Dad always gave his daughters a task when we rode with him. Sometimes it was counting the vials or getting things from his truck for him. I remember he was treating a horse for colic; I think it was, he had just pulled the tube and he handed it to me asked me to carry it to his truck, which was not my favorite.
We always got to/were assigned to hold the tail if he was pulling a calf. I wish I could remember our conversations as I’m certain we always had questions about what he was doing. Thursday afternoons at Alsbury Sales Barns were a great hit! He would check on the general health of the stock being sold. We were on tap to help vaccinate the piglets. We would often sit in on the auction for a while. He always told us to be very careful to not raise our hands or we would end up buying something. One’s nose itches like crazy when they are not to raise their hand. I am certain that Mr. Alsbury knew that we were not bidding on anything.
Dad always commented that a veterinarian was responsible to treat the animals but also to care for the owner. I remember watching him console someone as they made the difficult decision to put a pet (dog, cat, horse, cow) down. He always treated that animal and its owner with dignity and care. Even when the dog ended up biting him in the face. He was carefully picking up a dog with a broken back when the dog bit him on the face. Lots of stitches above his lip and almost lost an ear. He just said it was his own fault, that the dog was in pain.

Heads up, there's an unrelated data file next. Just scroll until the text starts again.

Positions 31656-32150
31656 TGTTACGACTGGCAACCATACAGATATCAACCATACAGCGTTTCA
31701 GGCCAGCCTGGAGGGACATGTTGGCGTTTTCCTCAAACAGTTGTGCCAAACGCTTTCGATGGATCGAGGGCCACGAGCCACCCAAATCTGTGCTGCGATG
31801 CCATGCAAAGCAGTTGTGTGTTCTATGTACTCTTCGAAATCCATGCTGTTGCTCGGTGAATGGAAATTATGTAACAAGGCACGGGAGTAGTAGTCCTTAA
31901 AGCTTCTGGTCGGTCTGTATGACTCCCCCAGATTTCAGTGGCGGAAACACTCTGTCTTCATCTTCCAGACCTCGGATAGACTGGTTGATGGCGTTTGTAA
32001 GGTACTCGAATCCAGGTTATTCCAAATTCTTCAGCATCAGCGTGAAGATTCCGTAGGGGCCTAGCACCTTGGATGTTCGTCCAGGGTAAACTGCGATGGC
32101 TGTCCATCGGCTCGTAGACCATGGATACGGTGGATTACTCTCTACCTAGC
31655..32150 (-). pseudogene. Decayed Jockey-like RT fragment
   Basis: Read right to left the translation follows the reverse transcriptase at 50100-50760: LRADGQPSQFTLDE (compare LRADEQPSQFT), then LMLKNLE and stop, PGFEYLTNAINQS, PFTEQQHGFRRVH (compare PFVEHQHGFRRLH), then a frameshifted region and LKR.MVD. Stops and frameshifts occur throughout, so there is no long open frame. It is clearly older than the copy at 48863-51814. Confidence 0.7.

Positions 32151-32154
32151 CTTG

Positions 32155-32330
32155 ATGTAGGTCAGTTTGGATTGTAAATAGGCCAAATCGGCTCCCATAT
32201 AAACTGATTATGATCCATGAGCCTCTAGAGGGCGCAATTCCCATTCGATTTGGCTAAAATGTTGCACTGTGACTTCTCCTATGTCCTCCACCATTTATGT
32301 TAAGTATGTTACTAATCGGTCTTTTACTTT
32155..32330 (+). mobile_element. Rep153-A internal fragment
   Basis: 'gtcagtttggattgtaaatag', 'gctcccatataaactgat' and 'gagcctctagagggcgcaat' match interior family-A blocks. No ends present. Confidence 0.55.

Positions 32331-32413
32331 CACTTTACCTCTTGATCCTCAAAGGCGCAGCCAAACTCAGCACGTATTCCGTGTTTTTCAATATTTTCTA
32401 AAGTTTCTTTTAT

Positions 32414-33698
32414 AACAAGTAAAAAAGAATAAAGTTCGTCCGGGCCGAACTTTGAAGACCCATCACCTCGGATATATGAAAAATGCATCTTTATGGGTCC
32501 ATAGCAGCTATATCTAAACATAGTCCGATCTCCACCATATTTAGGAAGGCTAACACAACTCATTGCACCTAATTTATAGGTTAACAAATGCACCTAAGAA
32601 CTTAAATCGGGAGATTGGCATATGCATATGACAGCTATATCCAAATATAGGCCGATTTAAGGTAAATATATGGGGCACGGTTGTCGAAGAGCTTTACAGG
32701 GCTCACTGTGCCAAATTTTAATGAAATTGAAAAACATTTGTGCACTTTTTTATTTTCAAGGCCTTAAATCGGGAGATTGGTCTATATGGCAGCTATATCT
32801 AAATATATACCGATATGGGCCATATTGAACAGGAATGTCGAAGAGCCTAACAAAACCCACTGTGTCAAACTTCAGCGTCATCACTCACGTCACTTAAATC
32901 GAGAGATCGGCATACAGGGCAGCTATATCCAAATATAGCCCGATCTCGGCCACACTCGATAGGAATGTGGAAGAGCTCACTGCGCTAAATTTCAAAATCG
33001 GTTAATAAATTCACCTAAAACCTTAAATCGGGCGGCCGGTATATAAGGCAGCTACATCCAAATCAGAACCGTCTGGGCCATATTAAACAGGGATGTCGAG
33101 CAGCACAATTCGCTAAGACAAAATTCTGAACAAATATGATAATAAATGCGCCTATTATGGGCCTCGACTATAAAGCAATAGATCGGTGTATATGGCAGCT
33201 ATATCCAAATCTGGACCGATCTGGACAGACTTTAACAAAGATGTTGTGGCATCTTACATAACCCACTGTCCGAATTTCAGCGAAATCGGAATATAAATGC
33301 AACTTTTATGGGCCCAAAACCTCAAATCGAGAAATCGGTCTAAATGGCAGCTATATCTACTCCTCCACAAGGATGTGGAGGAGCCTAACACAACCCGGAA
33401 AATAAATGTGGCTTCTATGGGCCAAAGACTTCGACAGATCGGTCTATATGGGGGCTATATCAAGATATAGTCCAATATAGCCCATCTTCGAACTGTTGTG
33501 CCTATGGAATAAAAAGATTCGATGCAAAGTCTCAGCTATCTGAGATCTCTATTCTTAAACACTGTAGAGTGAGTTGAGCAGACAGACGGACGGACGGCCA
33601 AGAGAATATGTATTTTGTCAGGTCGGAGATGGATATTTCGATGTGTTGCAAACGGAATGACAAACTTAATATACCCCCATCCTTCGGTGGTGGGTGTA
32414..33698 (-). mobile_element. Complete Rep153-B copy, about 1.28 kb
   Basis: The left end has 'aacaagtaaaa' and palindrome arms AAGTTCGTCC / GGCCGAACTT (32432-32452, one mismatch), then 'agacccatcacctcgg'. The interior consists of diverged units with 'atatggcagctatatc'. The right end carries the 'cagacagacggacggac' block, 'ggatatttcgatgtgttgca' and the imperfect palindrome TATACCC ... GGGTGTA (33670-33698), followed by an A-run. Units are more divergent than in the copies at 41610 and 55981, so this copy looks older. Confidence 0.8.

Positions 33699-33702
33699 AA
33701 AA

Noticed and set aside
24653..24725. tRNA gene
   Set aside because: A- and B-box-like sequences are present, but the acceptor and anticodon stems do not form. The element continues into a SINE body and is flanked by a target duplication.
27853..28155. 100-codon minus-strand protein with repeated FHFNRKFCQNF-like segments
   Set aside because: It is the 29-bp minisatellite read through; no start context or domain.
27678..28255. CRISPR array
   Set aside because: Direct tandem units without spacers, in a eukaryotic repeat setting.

Our mom was very involved, she kept the books for many years. I can remember her doing the bills and getting them ready to mail, sitting at her desk in their bedroom. She also kept track of him, to let folks know where he was if they called the house.
As we became teenagers, Dad got more help at the clinic. It also was not quite as exciting for us to ride around with him anymore. And he started to have vet students or vet tech students ride around with him. Dad was involved in starting the Farm and Ranch program at CMC which later became the Vet Tech program.
There are often smells that remind one of a place or time. Dad loved to use Kopertox for so many things. When I smell Kopertox – I can picture him. I think he even used it on our trees when porcupines chewed on them. I spent a lot of time with my dad in his later years. We would drive through the valley; he could always tell me whose ranch we were driving by or whose ranch used to sit where the houses sit now. Often, he could tell me the name of their horse or a sick animal that he had been called on to treat. It seemed that many of those sick animals were sick at night, in the wind, and rain or snow. He could always name the owners and often tell me what they served him for dinner after his work was done. One more anecdote; a salesman from FM Light out of Steamboat would come to our home once/twice a year. He had a station wagon filled with work gloves, ropes, Levis, boot, hats, and who know what else. He was the main supplier of work clothes and gear for Dad for many years. No internet or Walmart back then.